Web Designer Day
Every May 31st is celebrated as Web Designer Day. This day pays homage to the professionals who build the pages and sites we’re all accustomed to visiting on the Internet.
While computer systems engineers, system administrators, data technicians, and other computer science professionals are responsible for handling the hardware the Internet runs on, web designers are the professionals responsible for ensuring that the World Wide Web looks and operates as it should.
So, anyone who has ever headed to a website to read the latest news, play a game, or buy something should take the time to thank these professionals for what they do every single day of the year.
The History of Web Designer Day
As most people reading this probably already know, the World Wide Web is a system of hypertext documents that are interlinked and run on the Internet. Also known as WWW or simply the Web, it’s used worldwide and presents its users with a graphical interface that can be interacted with.
It was created by Sir Tim Berners-Lee, a British computer scientist, in 1989 while he was employed at CERN. The purpose of creating the Web was to share information across networks and to allow his colleagues to collaborate on projects.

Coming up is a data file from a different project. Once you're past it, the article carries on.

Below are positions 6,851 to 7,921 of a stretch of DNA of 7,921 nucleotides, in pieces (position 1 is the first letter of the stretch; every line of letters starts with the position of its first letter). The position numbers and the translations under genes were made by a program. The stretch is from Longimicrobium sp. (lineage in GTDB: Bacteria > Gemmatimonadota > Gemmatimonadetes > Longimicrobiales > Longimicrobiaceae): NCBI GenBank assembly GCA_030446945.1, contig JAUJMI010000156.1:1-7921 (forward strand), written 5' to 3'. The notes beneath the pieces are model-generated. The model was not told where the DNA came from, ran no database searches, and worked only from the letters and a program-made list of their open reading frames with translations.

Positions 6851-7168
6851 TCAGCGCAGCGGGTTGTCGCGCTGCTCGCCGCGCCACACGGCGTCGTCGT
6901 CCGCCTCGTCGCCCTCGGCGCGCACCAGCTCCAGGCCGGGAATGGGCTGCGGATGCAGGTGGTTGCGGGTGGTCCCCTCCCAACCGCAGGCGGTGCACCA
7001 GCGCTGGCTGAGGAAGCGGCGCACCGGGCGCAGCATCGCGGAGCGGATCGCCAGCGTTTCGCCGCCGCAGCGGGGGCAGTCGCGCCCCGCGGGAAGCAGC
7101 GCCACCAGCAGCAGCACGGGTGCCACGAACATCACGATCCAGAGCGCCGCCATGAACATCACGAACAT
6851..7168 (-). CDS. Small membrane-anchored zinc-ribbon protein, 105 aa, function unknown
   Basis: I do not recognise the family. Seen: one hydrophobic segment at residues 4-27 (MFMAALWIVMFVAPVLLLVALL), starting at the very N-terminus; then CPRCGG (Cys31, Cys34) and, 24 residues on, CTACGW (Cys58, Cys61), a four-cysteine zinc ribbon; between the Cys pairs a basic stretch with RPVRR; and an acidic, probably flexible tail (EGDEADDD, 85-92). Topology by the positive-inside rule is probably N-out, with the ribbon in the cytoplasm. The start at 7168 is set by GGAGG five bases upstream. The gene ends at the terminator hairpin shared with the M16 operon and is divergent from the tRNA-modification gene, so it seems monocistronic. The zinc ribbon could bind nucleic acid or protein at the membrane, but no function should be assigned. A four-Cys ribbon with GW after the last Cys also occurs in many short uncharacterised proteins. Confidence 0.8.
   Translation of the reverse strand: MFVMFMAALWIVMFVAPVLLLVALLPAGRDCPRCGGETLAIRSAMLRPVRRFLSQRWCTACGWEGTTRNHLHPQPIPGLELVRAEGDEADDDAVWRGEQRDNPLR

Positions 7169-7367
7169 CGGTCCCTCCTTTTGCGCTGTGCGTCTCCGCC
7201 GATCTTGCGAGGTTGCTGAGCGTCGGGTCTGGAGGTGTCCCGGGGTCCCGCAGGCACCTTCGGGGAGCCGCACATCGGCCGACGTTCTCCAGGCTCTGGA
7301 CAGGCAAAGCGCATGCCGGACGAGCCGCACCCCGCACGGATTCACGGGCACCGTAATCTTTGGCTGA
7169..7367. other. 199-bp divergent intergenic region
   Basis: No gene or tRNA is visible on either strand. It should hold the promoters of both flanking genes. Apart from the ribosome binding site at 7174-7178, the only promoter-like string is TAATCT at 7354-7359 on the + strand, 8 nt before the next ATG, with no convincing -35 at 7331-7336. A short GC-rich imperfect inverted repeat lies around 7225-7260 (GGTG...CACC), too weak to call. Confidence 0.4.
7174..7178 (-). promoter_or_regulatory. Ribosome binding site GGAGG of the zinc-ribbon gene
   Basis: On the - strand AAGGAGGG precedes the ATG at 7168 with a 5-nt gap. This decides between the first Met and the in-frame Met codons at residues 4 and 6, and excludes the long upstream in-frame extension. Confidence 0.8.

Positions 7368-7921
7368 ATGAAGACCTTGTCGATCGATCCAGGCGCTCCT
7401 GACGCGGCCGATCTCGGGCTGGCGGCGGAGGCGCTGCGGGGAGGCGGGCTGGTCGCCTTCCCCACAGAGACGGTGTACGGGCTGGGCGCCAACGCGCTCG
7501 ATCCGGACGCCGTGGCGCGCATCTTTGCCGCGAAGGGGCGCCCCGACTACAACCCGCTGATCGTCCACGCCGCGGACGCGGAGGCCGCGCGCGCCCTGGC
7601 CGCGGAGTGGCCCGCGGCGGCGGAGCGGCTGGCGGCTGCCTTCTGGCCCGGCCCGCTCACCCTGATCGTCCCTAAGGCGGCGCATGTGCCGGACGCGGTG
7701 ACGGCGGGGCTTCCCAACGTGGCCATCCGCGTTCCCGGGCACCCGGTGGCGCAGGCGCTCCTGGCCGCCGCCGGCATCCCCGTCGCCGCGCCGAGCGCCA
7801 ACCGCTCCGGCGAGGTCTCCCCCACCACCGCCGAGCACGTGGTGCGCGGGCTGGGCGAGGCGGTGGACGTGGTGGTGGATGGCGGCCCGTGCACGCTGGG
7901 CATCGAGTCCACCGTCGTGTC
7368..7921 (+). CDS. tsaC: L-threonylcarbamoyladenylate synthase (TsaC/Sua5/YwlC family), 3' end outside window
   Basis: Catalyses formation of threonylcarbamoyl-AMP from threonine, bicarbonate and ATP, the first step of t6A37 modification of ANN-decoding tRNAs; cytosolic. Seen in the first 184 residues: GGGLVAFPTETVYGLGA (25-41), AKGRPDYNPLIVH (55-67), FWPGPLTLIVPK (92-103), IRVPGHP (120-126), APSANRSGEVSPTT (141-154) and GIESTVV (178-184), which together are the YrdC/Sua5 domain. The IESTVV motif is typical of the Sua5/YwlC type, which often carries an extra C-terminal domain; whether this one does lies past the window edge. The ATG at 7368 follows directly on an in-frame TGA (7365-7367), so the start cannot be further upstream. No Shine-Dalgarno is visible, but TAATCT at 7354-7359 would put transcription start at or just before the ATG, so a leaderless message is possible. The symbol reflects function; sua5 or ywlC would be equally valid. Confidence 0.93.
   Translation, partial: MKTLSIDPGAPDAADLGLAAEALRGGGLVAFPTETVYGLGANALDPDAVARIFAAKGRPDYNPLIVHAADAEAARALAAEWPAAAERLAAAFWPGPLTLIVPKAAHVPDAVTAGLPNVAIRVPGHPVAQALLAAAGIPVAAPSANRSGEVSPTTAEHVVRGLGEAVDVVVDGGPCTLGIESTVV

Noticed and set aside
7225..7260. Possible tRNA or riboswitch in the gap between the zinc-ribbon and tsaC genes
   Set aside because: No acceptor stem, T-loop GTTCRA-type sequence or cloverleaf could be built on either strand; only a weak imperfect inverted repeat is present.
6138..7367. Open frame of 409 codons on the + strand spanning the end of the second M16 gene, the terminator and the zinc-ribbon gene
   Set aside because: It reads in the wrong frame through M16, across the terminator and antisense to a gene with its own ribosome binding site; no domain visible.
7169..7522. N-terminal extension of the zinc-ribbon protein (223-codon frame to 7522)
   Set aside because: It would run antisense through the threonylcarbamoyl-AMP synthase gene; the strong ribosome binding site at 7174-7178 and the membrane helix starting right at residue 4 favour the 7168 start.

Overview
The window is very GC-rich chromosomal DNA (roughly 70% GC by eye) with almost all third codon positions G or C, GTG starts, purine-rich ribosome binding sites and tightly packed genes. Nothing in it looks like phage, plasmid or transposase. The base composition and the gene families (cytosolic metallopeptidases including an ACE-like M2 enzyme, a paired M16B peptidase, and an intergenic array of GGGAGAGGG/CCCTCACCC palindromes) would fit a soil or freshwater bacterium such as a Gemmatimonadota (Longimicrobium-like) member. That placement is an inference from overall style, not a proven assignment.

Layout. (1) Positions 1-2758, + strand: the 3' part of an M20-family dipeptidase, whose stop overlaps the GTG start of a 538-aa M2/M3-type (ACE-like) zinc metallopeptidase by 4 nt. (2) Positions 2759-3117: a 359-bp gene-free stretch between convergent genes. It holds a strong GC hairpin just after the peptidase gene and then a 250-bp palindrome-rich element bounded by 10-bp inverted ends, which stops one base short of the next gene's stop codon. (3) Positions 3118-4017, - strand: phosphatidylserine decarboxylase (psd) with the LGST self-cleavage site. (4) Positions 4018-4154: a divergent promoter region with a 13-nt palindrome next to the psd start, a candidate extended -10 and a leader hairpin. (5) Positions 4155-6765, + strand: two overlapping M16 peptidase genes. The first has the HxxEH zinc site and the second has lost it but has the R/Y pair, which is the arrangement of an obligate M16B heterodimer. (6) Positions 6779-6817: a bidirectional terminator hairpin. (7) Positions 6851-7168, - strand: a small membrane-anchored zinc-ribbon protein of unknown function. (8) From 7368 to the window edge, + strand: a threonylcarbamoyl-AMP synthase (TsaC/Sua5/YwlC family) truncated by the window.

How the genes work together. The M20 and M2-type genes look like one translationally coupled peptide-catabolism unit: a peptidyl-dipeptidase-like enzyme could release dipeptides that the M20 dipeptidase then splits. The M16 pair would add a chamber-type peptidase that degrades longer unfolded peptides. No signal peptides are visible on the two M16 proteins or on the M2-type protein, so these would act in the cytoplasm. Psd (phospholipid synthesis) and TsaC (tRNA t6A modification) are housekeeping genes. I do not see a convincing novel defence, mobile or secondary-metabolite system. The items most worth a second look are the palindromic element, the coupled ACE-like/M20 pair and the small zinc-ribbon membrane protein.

He wanted the system to be simple to use and intuitive to increase the accessibility of information to everyone working on a project. The first web browsers were invented in the early 1990s, making it possible for people to interact with the World Wide Web through a graphical interface.
From that point on, the Web began to grow at an exponential rate. New websites were coming online every day, and then the first e-commerce sites began to appear. This only increased society’s interest in the Web, and it would eventually grow into the powerhouse that we now know and love.
Now, billions of people all over the world use the World Wide Web to perform a variety of tasks. While the history of the Internet and the Web is well documented, we regret to inform our readers that the history of Web Designer Day is less well known.
We’re sure that somewhere on the Web there’s a page that explains the history of this holiday, but if there is, then it’s lost in the trillions of pages that currently exist. In other words, we’re probably not going to find it.
Observing Web Designer Day
Aside from thanking a web designer for their service on this day, what are some other ways to celebrate Web Designer Day? Well, people can surf the Internet or learn more about the history of the World Wide Web. Aside from that, we suggest that people spread the word about this holiday using the hashtag #WebDesignerDay on social media.